Wednesday, June 23, 2021

Levetiracetam as the first-line treatment for neonatal seizures

Hooper RG, Ramaswamy VV, Wahid RM, Satodia P, Bhulani A. Levetiracetam as the first-line treatment for neonatal seizures: a systematic review and meta-analysis. Dev Med Child Neurol. 2021 Jun 13. doi: 10.1111/dmcn.14943. Epub ahead of print. PMID: 34124790.


Aim: To assess the effectiveness and safety of levetiracetam when used as first-line treatment of neonatal seizures. 

Method: Four electronic databases, Medline, Embase, Web of Science, and were systematically searched from inception until 20th November 2020. Randomized controlled trials (RCTs) and observational studies that included neonates born preterm and term were eligible for inclusion. The primary outcome measure was levetiracetam effectiveness, defined as seizure cessation within 24 hours of starting treatment. Secondary outcomes included short-term adverse events, mortality before discharge, and long-term neurodevelopmental outcomes.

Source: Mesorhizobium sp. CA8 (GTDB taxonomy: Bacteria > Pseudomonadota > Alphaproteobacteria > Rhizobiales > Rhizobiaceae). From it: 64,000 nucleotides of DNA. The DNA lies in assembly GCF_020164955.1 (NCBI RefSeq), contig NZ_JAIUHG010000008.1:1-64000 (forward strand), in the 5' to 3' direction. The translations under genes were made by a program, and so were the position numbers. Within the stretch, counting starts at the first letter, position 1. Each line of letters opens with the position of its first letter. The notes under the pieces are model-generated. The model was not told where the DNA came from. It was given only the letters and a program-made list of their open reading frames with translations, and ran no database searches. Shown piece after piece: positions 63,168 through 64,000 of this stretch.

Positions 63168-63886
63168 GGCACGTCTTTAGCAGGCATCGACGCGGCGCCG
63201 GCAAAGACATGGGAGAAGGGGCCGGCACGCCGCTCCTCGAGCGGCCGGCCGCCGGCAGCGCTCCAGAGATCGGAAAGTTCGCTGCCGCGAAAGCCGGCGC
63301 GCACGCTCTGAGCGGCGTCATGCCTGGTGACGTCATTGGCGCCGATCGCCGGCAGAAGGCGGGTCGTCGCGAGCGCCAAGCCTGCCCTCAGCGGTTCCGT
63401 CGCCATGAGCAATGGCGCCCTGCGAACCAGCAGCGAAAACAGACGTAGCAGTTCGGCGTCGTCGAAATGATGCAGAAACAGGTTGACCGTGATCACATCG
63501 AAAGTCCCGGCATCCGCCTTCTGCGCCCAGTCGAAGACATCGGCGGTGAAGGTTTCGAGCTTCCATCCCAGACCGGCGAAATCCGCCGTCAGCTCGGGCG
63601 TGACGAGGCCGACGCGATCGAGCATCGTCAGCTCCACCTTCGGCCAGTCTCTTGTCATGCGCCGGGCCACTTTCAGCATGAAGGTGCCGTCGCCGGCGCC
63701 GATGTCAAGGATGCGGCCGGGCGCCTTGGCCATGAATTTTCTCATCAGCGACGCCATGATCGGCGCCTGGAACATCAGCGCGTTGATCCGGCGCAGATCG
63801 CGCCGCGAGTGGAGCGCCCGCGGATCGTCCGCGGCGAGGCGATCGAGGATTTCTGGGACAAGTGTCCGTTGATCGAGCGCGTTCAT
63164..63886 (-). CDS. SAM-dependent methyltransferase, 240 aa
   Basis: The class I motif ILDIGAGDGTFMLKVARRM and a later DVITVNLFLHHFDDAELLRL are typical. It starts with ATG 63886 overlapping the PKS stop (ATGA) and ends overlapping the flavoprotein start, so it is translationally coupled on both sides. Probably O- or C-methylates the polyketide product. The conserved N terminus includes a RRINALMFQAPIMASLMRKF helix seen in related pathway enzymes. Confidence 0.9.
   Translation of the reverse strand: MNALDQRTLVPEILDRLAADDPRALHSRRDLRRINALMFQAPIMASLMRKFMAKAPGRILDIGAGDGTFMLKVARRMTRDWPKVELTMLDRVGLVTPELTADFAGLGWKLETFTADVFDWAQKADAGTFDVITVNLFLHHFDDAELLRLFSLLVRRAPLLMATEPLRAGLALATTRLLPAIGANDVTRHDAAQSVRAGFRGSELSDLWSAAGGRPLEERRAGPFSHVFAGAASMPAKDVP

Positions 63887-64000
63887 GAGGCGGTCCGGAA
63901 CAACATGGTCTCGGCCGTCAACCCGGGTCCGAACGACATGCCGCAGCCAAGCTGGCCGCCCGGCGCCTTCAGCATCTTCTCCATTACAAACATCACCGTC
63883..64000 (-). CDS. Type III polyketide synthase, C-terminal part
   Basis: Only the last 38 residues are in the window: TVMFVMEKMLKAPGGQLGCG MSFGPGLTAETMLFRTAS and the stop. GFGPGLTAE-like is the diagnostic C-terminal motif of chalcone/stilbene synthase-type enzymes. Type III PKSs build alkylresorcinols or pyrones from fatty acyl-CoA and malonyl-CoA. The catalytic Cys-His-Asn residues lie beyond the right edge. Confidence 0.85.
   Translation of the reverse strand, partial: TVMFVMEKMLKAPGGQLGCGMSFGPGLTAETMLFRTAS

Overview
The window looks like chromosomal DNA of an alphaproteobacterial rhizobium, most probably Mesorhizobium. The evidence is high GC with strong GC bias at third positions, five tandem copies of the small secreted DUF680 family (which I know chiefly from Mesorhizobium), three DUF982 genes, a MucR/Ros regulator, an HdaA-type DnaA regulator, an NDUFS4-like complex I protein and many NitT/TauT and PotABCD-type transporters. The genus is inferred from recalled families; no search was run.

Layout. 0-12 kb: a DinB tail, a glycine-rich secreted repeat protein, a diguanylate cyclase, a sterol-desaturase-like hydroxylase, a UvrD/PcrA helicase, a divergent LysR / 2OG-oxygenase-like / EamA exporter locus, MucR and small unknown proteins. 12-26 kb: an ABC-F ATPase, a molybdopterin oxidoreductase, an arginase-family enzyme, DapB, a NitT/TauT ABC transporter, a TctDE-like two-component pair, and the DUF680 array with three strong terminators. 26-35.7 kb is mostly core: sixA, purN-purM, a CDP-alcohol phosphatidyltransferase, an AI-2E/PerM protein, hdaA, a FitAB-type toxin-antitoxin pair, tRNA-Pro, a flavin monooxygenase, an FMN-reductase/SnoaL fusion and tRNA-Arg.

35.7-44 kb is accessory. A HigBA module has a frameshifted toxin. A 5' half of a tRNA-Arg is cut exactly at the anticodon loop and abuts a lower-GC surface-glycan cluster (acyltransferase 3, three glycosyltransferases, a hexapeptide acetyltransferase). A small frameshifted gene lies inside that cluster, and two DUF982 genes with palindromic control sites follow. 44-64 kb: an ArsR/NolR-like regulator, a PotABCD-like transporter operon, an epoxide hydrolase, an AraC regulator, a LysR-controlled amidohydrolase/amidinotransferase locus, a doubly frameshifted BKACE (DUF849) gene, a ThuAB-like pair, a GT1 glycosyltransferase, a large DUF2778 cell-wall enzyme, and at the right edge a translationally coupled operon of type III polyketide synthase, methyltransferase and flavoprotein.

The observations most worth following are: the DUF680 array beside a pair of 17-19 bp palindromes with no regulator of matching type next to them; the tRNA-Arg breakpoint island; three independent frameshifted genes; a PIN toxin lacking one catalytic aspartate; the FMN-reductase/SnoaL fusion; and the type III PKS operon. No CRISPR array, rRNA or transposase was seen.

Results: Fourteen studies assessing 1188 neonates were included: four RCTs, three observational trials with phenobarbital as the control arm, and seven observational studies of levetiracetam with no control arm. Pooled efficacy of levetiracetam from observational studies was 45% (95% confidence interval [CI] 34-57%) (GRADE - very low). Meta-analysis of RCTs evaluating levetiracetam versus phenobarbital showed that both were equally effective (risk ratio [95% CI] 0.6 [0.30-1.20]) (GRADE - very low). Levetiracetam resulted in a lower risk of short-term adverse events compared to phenobarbital (risk ratio [95% CI] 0.24 [0.06-0.92]) (GRADE - moderate). 

Interpretation: Very low certainty of evidence suggests levetiracetam might not be more effective than phenobarbital. Moderate certainty of evidence indicates levetiracetam is associated with a lower risk of adverse events. Future trials on neonatal antiseizure medication therapy should include continuous electroencephalogram (EEG) monitoring as standard of care and enrol a homogenous population with similar seizure aetiology.

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